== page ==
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|Glossary - N|
This glossary comes from False Messengers: How Addictive Drugs Change the Brain, by David Friedman, PhD, and Sue Rusche, Harwood Academic Publishers, Amsterdam, The Netherlands, 1999.
Naltrexone A long-lasting opiate antagonist used for the treatment of heroin addiction, and more recently used for the treatment of alcohol addiction.
Negative reinforcement Reward generated by the removal of painful or stressful conditions or events.
Nembutal (pentobarbital) A depressant drug of the barbiturate family used to induce sleep.
Neural substrate The set of brain structures that underlies specific behaviors or psychological states.
Neurochemicals Neurotransmitters and other brain chemicals produced by neurons.
Neuron Nerve cell. Neurons are unique cells found in the brain and body that are specialized to process and transmit information.
Neuroscience The study of how the brain and nervous system work. Neuroscience integrates more traditional scientific approaches such as anatomy, physiology, and biochemistry, along with newer fields such as molecular biology and computer science, to understand how the nervous system functions.
Neurotoxins Substances that damage or kill neurons.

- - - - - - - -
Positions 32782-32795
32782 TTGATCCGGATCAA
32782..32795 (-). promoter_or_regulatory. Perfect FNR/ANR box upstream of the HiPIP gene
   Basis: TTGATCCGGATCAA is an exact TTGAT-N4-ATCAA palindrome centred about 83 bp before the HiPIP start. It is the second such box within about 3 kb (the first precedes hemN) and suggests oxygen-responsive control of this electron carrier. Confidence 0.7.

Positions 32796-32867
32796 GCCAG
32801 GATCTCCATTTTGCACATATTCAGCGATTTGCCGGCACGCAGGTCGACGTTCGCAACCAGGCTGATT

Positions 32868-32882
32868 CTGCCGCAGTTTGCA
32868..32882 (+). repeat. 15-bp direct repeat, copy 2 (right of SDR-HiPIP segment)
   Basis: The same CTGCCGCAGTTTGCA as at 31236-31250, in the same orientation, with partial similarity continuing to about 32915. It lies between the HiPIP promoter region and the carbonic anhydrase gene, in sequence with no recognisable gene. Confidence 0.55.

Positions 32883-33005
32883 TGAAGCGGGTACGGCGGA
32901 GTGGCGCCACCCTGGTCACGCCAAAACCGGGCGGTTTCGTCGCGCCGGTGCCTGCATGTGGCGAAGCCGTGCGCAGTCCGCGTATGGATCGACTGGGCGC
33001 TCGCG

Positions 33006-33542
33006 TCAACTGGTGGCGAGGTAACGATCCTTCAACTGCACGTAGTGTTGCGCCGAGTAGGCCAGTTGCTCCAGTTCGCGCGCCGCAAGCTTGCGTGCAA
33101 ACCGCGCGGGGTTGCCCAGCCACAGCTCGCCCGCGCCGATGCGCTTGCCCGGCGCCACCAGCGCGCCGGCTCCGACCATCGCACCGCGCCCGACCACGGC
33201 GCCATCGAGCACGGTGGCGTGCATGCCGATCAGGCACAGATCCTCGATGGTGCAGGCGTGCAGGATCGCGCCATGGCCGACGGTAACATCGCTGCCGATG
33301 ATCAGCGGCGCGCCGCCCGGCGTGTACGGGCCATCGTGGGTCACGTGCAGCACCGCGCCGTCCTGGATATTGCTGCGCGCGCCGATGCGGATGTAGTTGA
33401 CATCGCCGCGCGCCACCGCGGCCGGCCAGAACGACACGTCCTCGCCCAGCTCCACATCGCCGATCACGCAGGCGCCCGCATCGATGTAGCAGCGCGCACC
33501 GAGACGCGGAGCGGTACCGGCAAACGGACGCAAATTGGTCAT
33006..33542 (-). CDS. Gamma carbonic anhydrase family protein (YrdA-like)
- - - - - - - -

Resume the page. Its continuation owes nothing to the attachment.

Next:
Neurotransmission The process that occurs when a neuron releases neurotransmitters to communicate with another neuron across the synapse.
Neurotransmitter Chemicals produced by neurons to carry their messages to other neurons.
Nicotine The drug in tobacco that is addictive. Nicotine also activates a specific kind of acetylcholine receptor.
Nicotine gum, nicotine patch Two methods of delivering small amounts of nicotine into the bodies of people who are addicted to nicotine to help them quit smoking cigarettes by preventing nicotine withdrawal.
Nicotinic cholinergic receptor One of two acetylcholine receptors. This one responds to nicotine as well as acetylcholine.
Nitrous oxide An inhalant, also known as "laughing gas." Nitrous oxide is a weak anesthetic that does not produce unconsciousness.
Norepinephrine A neurotransmitter and a hormone. It is released by the sympathetic nervous system onto the heart, blood vessels, and other organs and by the adrenal gland into the bloodstream as part of the fight-or-flight response. Norepinephrine is also present in the brain and is used as a neurotransmitter in normal brain processes.
Nucleus A cluster or group of nerve cells that is dedicated to performing its own special function(s). Nuclei are found in all parts of the brain except the cerebral cortex, where such groups are called cortical fields.
Nucleus accumbens A part of the brain reward system, located in the limbic system, that processes information related to motivation and reward. It is the key brain site where virtually all drugs of abuse act to reinforce drug taking.
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